Hello/Labas! I'm Andrew Kapochunas (Andrius Kapočiūnas, born in the Lithuanian-Estonian
Displaced Persons camp in Kempten - Allgäu, Germany)
and this site reflects my interest in maps of the
historic Lithuanian area:"The Kingdom of Poland and the Grand Duchy of Lithuania," 1569 - 1791,
followed by the Grand Duchy of Lithuania within the "Polish Republic," 1791-1795. At one point it
covered 400,000 square miles and was the largest country in Europe. According to Steven Seegel, in his
2012 "Mapping Europe's Borderlands," it
"...comprised parts of 14 Central and East European countries
-- Austria, Belarus, the Czech Republic, Estonia, Germany, Hungary, Russia's Kaliningrad Oblast,
Latvia, Lithuania, Moldova, Poland, Romania, Russia, the Slovak Republic, and Ukraine..."
 My focus
here is the area represented today by the three Baltic republics, eastern Poland, the Kaliningrad Oblast,
and Belarus -- if you or your ancestors are from these areas, you will find maps here of interest.

What hasn't existed, before this site, is a single source for:
  • Information on mapmakers of this historic Lithuanian area
  • Historic-Lithuanian-area map images, sorted by date depicted, published from 1507 to 1954
  • Ethnographic and historical maps of the historic Lithuanian area from pre-history to World War II
  • Political maps of Europe showing Lithuania and/or Poland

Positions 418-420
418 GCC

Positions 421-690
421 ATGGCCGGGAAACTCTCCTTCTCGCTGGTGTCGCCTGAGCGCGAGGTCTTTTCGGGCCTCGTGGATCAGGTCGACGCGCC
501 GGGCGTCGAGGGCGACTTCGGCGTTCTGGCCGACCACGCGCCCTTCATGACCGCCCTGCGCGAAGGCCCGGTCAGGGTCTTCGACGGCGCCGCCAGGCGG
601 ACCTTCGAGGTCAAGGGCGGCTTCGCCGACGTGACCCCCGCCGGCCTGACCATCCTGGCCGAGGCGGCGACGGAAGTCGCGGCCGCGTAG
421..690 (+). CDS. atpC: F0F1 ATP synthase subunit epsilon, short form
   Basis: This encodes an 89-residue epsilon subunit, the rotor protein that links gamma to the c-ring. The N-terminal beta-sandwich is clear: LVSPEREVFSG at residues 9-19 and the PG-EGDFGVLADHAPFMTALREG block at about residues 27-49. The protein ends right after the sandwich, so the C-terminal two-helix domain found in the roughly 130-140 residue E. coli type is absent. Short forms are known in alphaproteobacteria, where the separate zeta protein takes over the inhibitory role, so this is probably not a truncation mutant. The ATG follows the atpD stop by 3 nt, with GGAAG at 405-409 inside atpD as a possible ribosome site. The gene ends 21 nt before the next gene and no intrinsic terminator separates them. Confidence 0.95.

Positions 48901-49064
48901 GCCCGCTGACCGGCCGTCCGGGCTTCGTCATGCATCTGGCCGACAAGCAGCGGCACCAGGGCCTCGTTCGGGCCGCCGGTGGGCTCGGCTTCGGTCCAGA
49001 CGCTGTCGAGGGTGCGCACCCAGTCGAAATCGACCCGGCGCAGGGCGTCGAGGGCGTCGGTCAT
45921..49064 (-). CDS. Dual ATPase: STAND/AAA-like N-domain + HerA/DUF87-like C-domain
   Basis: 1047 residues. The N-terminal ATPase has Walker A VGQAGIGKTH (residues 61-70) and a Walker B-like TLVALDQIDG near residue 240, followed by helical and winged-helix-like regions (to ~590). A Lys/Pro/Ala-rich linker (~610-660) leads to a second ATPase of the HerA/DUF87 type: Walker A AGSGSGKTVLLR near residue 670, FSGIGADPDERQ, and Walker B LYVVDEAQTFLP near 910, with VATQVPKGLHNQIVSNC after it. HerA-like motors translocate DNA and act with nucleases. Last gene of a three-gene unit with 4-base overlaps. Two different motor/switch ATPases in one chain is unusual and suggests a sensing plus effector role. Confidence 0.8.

• The history that explains the shifting boundaries of Lithuania
  • Sites selling historic and contemporary maps of the historic Lithuanian area
  • Biographies of mapmakers of this area, hotlinked to their maps
  • Global auctions and fairs for historic-Lithuanian-area maps

Totals to date:
  • 3,151 unique maps, total, showing the historic-Lithuanian area; many are in high definition
  •     852 additional higher-magnification detail images of those maps
  •     514 topographic maps from the 19th century onwards showing the area in fine detail
  •     208 historical maps of the Lithuanian area -- maps created and published  long after the time depicted
  •      178 political maps of Europe from 900 to 1942 showing Lithuania and/or Poland
  •       165 19th century and earlier town views, prints -- and reverse sides of map playing/collectible cards
  •      141 ethnographic maps, categorizing peoples by tribe, language and/or religion
  •       83 maps of European Russia, 1596 - 1944, mostly showing Lithuania in and outside the Russian Empire
  •         59 mapmaker biographies, many with illustrations and analyses of their maps  
  •        43 hotlinks to additional map resources, including upcoming map fairs  
  •       38 sea charts of the Baltic, 1584 - 1944, focusing on the sea around Lithuania, Latvia, and Estonia
  •       21 playing/collectible cards with images of maps
  •          0 advertisements or items for sale: this site is 100% educational

August 18 adds: 10 maps (a new laptop and failure of my image-editing software limited additions)

Next update: September 1

Where do visitors to this site come from? As of this week, visitors' countries of origin:
1. USA: 29.1%; 2. Latvia 16.5%; Lithuania: 14.8%; 4. Russia: 8.7%; 5. Other: 30.9%